Boosting climate change-exposed health systems with AI

Chan Wei Jun Sean is a master’s student in public health at the National University of Singapore. In his second-ranked essay "Mapping the Future of Global Health: Leveraging GeoAI to Optimise Resources in Climate -Resilient Healthcare Systems" he writes about using advancements in AI to effectively address health vulnerabilities stemming from climate variability and change. Coming from a background in policy analysis and global health, Chan set his mind to tackling the problem that inaction on climate change weakens the global health resilience to infectious illnesses, heat-related injuries, malnutrition, and mental health issues. He previously worked on a research project on using observational spatiotemporal analysis of routinely collected malaria surveillance data to evaluate elimination objectives in Bhutan, sparking the idea for his essay. GeoAI uses artificial intelligence and geospatial data to optimize healthcare resource allocation. It combines various data sources such as satellite imagery, electronic health data, and social media content to develop innovative public health strategies. It aids in predicting disease transmission, optimizing resource allocation and access to healthcare in vulnerable areas, and informing policy decisions. "I wanted to test my idea on a global scale", Chan reflects on his motivation to apply, "I wanted to see whether there is an audience that would relate to healthcare scarcity resulting from worsening climate calamity, and if GeoAI would be an interesting tool to help governments and NGOs better manage such scarcity efficiently". Chan advises young people to look for good mentors, participate in community initiatives, and be open, empathetic, yet respectful. He specifically values intergenerational dialogue as “one can see optimism and hope in the eyes of leaders of today towards the future generation, and that’s where young people are motivated to strive to do the best in their field".

Tackling misinformation overlead

Third-placed St.Gallen native and PhD student at the Nanyang Technological University in Singapore Andreas Kuster explores the challenges posed by the digital age's information overload, particularly regarding the verification of content flooding the internet. Titled "Beyond the Noise: Innovating Information Verification in the Digital Age", the essay argues for a multifaceted approach to combat misinformation. In a society where the rapid dissemination of news through social media platforms often prioritizes engagement over truth and where fake news websites and manipulated media content mislead audiences, Andreas sheds light on the critical scarcity of effective mechanisms for information verification. To solve this, Kuster proposes three solutions. First, Kuster advocates for leveraging the latest advancements in AI and machine learning to detect and flag misinformation. This includes the development of automated fact-checking tools and bots to verify information in real time. Second, Kuster suggests integrating digital and media literacy in educational curricula. Students should be empowered to assess the credibility of sources, understand the mechanisms behind the spread of misinformation, and evaluate the bias and intent behind content. Third, robust policy interventions can help bolster information verification. For example, policy interventions could promote transparency in digital advertising, hold digital platforms responsible for content they propagate, and mandate the adoption of verification technologies by these platforms. Kuster concludes by urging for a cultural shift towards more mindful information consumption and he envisions a more informed and resilient society capable of discerning truth from falsehood in the digital age. “Ensuring accurate information is one of the core pillars of research and essential to uphold the integrity of my work”, Kuster explains his connection to the essay topic. As next steps, Kuster shares that “at an individual level, reverting to a more deliberate approach to consuming and digesting information can be applied immediately, meaning shifting from short-attention-span videos and condensed information feeds to engaging with articles, books, or in-depth documentaries, allowing time to think critically about what you see, hear and read”. You can view and read the full winning essays and the top 25 entries here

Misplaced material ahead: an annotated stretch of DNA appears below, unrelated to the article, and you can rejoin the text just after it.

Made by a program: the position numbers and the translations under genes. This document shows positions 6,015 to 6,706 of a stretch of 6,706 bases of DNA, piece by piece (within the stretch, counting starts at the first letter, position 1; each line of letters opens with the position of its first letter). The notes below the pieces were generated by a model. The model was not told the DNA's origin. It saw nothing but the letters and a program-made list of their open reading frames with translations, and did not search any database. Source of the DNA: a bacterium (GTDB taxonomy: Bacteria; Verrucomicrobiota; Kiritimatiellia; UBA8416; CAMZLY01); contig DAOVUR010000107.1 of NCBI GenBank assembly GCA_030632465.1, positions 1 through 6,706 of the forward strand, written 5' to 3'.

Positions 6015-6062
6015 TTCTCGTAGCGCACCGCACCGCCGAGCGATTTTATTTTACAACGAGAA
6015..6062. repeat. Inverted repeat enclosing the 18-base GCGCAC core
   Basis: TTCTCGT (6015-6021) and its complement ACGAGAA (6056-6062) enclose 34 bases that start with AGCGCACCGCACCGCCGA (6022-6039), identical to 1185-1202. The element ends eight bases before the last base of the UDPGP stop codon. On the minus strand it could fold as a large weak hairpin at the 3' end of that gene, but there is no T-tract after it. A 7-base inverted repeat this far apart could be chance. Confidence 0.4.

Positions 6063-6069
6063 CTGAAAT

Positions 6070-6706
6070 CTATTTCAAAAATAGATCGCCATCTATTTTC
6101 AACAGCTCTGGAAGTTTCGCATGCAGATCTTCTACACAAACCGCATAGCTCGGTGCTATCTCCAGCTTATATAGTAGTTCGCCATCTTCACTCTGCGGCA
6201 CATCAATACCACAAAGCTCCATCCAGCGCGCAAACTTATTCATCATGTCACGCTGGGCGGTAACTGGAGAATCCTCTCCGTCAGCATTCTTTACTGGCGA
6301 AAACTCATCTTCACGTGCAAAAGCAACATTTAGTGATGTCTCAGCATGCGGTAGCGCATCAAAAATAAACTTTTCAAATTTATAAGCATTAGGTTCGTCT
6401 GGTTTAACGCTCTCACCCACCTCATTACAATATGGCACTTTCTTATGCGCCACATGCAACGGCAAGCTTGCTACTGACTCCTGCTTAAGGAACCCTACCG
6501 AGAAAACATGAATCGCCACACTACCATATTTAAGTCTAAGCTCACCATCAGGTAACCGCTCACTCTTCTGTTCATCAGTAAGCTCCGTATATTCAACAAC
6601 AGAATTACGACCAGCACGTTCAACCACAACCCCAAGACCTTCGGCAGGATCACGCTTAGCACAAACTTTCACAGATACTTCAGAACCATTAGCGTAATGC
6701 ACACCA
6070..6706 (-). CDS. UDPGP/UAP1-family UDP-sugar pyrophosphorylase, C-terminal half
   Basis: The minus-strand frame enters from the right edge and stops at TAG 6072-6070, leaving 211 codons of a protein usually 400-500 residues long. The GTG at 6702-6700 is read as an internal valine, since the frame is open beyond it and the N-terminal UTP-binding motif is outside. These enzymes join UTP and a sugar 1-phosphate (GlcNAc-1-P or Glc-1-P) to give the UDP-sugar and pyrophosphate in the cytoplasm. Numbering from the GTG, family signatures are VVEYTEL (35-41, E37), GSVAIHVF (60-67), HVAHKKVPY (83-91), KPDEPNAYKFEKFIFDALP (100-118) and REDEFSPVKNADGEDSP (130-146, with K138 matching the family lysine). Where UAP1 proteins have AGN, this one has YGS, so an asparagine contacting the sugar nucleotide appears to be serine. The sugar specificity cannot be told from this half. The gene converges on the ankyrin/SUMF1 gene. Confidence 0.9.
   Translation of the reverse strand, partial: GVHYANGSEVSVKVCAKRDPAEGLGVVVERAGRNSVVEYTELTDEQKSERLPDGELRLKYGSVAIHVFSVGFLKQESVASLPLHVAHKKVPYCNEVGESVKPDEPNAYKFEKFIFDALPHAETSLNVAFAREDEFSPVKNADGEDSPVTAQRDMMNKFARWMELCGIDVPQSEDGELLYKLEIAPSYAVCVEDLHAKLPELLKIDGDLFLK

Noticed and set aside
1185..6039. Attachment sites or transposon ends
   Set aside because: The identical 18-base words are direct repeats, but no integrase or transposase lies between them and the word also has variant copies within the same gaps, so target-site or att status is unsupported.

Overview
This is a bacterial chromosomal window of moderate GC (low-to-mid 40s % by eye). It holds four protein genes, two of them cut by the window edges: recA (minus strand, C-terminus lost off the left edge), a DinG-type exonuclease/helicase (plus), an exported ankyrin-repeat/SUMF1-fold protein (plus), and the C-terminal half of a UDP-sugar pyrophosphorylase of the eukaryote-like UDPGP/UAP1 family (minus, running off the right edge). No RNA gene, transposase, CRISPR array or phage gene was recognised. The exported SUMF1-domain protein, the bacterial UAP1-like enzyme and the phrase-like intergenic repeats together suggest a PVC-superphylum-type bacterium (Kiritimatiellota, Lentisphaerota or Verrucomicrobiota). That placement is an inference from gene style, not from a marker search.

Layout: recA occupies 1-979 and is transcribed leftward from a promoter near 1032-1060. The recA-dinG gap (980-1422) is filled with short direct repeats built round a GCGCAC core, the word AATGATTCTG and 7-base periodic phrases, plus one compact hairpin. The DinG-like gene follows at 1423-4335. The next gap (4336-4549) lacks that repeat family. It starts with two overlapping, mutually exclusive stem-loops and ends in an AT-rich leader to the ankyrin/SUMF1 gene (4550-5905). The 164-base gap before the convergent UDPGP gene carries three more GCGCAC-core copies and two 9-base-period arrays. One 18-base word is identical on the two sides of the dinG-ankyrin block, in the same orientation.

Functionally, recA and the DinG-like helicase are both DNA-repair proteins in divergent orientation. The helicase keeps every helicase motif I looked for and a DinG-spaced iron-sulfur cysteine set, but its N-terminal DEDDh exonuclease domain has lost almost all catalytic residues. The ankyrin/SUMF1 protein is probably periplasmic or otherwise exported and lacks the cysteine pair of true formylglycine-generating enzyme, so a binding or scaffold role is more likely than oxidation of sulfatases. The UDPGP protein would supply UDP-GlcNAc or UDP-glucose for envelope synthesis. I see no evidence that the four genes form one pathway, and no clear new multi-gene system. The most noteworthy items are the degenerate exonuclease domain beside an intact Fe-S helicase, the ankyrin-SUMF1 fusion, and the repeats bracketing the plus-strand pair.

Victoria Lorenzen studies Banking and Finance and International Management at the University of St.Gallen.